The Kyocera K323 has made its way to Verizon's lineup of entry-level camera phones, but the handset doesn't quite pass the mark. Though it's easy to use both in design and function and includes some nice extras, such as integrated Bluetooth, if it's a good camera phone you seek, look beyond the K323. Disappointingly, it produced some really blurry and dark images, and we think Kyocera could have included a better internal screen. As such, we recommend the LG VX5300 for a better VGA camera phone option. The K323 is reasonably priced at $29 with service.
One look at the Kyocera K323 and you might just see a face staring back at you. A curved silver bar that somewhat resembles a mouth sits smack dab in the top middle of the phone, while just above it is the rectangular external display. We don't mean to say the K323 is a bad-looking phone but it definitely is unique. The 96x16-pixel resolution monochrome screen shows the vitals, including the date, time, network strength, battery life, and caller ID (where available; no photo ID).
On the upside, the K323 is compact and lightweight (3.5x1.8x0.9 inches; 3.4 ounces) and though it's a tad slippery, it had a comfortable and solid feel in the hand. The charcoal gray color is a nice touch as well. Rounding out the design features is a 2.5mm headset jack, a volume rocker, and a camera activation button on the left spine, and a power connector port along the bottom edge. A small speaker grille sits on the bottom left of the front flap, while a camera lens sits just above the display. There is a flash set into the aforementioned silver bar, and the reflective ring around the camera lens is meant to act as a self-portrait mirror.
Open up the phone and you're presented with a 1.75-inch diagonal color screen. It displays 65,000 colors at a low 128x160 pixel resolution, so it's definitely not the sharpest or brightest screen we've seen. We think Kyocera could have bumped up the resolution just a bit, especially when you consider the comparable LG VX5300 camera phone has a 262,000-color screen. Below the display, you'll find a set of standard navigation keys and a spacious keypad. You get two soft keys, talk and end buttons, a programmable, four-way toggle with a center OK button, a clear button, and a speakerphone activation key, which we absolutely love. Not only does this save us from having to dig through the phone's menus to turn it on, but you also can activate it before making a call--nice. All controls are well spaced, as is the numerical keypad so we didn't have any problems with misdials. They're also adequately backlit for dialing in darker environments.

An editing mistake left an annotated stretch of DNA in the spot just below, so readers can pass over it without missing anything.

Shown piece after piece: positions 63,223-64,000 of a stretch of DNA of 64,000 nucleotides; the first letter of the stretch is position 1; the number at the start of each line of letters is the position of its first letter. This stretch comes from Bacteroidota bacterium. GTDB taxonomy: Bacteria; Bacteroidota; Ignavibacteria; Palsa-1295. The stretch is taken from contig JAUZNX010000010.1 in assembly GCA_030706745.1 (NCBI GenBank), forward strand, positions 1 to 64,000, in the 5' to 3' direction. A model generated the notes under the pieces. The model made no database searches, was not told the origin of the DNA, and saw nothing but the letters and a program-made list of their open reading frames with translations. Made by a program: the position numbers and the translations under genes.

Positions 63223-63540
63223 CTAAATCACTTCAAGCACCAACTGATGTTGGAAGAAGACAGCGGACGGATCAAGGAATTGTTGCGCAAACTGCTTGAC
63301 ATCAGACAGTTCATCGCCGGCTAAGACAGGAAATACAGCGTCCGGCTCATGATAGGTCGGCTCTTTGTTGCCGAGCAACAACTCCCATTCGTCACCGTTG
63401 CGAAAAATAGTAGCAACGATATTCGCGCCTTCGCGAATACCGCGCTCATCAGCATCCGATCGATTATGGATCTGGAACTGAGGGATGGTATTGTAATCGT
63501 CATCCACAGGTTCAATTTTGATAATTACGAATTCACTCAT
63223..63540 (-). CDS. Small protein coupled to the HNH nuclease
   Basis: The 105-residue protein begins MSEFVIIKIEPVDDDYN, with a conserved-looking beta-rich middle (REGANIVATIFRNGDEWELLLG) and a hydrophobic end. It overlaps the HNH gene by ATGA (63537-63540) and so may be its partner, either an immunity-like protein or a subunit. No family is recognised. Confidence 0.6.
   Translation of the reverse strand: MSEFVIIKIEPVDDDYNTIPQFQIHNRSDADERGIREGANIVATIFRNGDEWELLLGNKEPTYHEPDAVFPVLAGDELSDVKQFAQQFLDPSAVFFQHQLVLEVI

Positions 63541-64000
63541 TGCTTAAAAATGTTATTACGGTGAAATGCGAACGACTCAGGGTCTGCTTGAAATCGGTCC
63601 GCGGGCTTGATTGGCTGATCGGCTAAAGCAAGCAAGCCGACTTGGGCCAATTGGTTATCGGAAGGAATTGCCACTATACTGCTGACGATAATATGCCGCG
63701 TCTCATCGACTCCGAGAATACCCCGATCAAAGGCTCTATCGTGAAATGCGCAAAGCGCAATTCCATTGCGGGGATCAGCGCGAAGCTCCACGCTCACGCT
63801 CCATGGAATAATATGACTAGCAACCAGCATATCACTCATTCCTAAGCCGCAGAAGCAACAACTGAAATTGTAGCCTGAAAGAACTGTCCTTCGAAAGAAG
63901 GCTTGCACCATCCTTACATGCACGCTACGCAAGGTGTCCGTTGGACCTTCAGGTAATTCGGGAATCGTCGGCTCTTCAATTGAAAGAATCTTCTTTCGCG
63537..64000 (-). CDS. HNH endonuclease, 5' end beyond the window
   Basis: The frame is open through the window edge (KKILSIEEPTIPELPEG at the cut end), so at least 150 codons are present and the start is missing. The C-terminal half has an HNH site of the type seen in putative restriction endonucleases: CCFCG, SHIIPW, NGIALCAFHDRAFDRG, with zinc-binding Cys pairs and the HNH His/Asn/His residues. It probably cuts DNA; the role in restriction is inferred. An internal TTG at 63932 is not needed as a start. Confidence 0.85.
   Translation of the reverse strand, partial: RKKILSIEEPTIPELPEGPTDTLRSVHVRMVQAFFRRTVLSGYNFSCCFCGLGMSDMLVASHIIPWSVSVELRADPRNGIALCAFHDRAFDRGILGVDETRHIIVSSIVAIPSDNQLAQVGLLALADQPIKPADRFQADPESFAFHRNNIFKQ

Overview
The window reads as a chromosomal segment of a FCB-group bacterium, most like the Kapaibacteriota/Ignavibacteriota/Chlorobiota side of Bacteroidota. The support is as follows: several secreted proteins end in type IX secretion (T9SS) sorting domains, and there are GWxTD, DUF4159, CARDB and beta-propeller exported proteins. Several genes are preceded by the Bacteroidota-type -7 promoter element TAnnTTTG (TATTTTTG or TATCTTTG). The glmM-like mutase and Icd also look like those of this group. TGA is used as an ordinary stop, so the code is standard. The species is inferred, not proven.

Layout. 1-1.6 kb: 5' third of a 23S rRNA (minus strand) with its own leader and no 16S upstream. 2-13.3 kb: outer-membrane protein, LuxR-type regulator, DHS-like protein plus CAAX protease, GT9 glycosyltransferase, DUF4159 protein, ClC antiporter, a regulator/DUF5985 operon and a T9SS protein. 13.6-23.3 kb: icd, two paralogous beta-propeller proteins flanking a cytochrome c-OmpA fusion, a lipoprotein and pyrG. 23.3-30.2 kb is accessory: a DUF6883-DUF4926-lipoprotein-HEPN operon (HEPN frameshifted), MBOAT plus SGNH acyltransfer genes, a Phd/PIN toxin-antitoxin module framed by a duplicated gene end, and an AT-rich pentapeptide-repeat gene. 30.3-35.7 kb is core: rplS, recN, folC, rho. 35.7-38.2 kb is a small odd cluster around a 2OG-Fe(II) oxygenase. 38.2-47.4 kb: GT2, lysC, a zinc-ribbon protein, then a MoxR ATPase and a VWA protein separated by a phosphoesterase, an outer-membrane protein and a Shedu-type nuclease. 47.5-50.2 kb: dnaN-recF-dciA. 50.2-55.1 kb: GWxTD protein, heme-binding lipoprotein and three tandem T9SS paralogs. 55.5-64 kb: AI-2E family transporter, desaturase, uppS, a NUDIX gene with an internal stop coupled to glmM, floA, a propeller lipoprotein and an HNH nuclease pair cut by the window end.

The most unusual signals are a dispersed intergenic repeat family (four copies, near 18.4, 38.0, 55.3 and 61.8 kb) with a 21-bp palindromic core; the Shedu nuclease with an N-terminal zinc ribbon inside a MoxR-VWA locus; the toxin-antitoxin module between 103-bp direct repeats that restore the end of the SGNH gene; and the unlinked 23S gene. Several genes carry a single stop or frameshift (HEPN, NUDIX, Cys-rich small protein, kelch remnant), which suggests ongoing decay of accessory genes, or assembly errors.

The Kyocera K323 is a basic camera phone, so you won't get all the bells and whistles, but it does include some nice extras, such as integrated Bluetooth. First, the handset has a 500-name phone book with room in each entry for 5 numbers and 2 e-mail addresses. For caller ID purposes, you can assign a contact a photo, a group ID, or 1 of 5 polyphonic ring tones. Other features include a speakerphone, voice-activated dialing, a vibrate mode, MP3 ring tones support, a Web browser, text and multimedia messaging, and a set of PIM tools, such as a calendar, a to-do list, a calculator, an alarm clock, and a voice recorder.
As we mentioned earlier, the K323 does have integrated Bluetooth 1.2, which was a pleasant surprise. The handset supports hands-free headsets and kits, object push, and dial-up networking capabilities, though we suspect Verizon will kill this last feature. The K323 also supports Verizon's VZ Navigator service so you can get color maps and driving directions right on your phone. In addition, you can access other Verizon Get It Now services, such as Fox Sports Mobile Pro and AccuWeather.com. The K323 supports BREW games, but you'll have to purchase them on your own as the phone doesn't come with any preinstalled titles--boo. Of course, other ring tones and wallpaper are also available through Verizon.